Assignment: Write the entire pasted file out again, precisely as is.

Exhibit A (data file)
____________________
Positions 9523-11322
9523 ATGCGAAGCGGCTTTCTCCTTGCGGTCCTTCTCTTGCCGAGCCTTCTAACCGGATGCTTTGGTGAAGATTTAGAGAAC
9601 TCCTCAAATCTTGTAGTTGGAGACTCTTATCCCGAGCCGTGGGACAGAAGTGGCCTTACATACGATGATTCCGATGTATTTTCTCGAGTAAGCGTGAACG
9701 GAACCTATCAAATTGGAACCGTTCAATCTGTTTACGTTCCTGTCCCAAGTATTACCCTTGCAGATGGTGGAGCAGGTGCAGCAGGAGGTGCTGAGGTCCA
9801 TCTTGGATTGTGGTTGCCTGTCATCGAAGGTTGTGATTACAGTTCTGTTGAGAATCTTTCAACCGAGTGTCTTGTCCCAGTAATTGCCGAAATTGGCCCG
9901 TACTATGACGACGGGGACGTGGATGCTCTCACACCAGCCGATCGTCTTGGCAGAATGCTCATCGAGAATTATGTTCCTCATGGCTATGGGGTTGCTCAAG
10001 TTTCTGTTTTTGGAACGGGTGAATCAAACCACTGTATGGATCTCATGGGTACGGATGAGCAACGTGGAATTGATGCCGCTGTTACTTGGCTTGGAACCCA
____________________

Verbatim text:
Positions 9523-11322
9523 ATGCGAAGCGGCTTTCTCCTTGCGGTCCTTCTCTTGCCGAGCCTTCTAACCGGATGCTTTGGTGAAGATTTAGAGAAC
9601 TCCTCAAATCTTGTAGTTGGAGACTCTTATCCCGAGCCGTGGGACAGAAGTGGCCTTACATACGATGATTCCGATGTATTTTCTCGAGTAAGCGTGAACG
9701 GAACCTATCAAATTGGAACCGTTCAATCTGTTTACGTTCCTGTCCCAAGTATTACCCTTGCAGATGGTGGAGCAGGTGCAGCAGGAGGTGCTGAGGTCCA
9801 TCTTGGATTGTGGTTGCCTGTCATCGAAGGTTGTGATTACAGTTCTGTTGAGAATCTTTCAACCGAGTGTCTTGTCCCAGTAATTGCCGAAATTGGCCCG
9901 TACTATGACGACGGGGACGTGGATGCTCTCACACCAGCCGATCGTCTTGGCAGAATGCTCATCGAGAATTATGTTCCTCATGGCTATGGGGTTGCTCAAG
10001 TTTCTGTTTTTGGAACGGGTGAATCAAACCACTGTATGGATCTCATGGGTACGGATGAGCAACGTGGAATTGATGCCGCTGTTACTTGGCTTGGAACCCA